I also tried a MP4 video, and tried different formats and setting for that one as well, but the line is always there. I tried to edit it anyway (after clicking "Enter" and thus turning the line green), and it didn't crash this time. Instead, the video turned black after a while and only the audio worked. Any new clips stayed black with only a working audio. I had to turn off the program. When trying to open Premiere again, it wouldn't load.
It seems to me that I'm either missing something here, or that Premiere Elements 14 is an unusally glitchy version, or that (like you suggested) my CPU isn't strong enough to handle this program. I'm leaning towards the latter.
Sorry, I don't know what more to suggest.
As you mentioned in your clip properties that the clip dimension is 854x480 and that is not the standard one.
If clip dimension and frame rate does not match the Premiere elements project settings then you will see this orange line and if you want to play video smoothly, you need to render the file. If you click on enter button it will render the timeline and line will change from orange to green.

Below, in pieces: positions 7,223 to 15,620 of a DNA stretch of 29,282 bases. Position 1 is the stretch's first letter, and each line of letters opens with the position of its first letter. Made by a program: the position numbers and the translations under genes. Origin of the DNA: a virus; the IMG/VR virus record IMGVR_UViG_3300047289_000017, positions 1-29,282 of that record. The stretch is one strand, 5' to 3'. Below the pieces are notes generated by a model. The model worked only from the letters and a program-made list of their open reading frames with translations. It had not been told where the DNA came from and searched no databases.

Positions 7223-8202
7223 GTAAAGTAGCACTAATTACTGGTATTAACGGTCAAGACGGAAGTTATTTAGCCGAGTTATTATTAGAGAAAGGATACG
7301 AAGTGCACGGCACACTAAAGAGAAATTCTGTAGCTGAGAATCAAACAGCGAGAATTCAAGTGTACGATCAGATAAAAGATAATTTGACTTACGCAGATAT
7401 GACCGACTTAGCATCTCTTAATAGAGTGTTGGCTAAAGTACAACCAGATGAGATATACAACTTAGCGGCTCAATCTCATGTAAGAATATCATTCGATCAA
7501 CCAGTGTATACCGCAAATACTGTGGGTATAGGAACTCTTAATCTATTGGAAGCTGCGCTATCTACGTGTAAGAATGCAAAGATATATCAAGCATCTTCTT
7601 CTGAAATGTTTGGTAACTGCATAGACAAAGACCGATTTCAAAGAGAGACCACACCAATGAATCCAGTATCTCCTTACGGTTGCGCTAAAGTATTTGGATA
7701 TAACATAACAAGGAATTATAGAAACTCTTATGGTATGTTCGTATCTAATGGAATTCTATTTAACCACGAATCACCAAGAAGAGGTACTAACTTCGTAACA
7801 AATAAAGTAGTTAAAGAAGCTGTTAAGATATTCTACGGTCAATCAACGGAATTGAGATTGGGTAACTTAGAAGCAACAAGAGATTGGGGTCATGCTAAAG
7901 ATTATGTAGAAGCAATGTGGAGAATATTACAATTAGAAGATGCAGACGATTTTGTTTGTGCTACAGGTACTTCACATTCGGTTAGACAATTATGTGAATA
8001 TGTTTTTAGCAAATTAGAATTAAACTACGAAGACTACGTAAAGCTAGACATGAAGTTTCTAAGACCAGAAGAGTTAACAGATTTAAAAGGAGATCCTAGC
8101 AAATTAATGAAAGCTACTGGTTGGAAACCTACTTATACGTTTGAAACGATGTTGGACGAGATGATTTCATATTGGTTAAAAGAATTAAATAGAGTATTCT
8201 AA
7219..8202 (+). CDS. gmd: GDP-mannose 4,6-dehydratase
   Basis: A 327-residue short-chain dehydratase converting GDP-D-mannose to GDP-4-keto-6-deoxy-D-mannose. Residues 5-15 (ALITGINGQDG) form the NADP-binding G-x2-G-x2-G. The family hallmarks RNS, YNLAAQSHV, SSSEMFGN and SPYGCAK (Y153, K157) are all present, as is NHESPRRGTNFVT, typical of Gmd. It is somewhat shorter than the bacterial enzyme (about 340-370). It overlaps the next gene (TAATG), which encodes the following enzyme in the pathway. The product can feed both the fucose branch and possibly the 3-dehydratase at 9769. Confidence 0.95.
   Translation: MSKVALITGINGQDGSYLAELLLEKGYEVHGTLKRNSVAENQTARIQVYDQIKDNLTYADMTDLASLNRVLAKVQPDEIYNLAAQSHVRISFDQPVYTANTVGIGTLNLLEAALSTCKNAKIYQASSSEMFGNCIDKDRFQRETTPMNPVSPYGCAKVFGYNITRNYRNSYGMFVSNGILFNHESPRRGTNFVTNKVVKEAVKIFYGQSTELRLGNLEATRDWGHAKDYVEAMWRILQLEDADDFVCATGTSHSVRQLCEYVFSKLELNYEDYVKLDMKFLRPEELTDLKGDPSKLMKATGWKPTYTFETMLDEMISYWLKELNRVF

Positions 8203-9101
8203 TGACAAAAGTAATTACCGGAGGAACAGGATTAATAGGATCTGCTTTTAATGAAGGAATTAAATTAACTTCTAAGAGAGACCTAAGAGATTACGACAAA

You can check the project settings(what all available in Premiere elements) to click on change settings button while creating a new project.
Can you please share the file(if possible), so we can work on this issue and try to resolve.
It's alright. Thank you immensely for all your help though. At least I know more now.
I'd be happy to share the clip, but I'm not certain how.
So if I add a clip from Media, and there isn't an orange/yellow line above it, it means that the settings are good and there should be no problem editing the clip? A friend of mine (who has dabbled with several video editing programs) expressed surprise that Premiere Elements would require such specific pre-setting for one video clip in order to function properly. Or is it that it just makes it easier for the program to handle the clip, especially when the processor might be less than adequate? (I'm still unsure whether my laptop really is that substandard for Premiere. As far as I saw, it met the requirements.)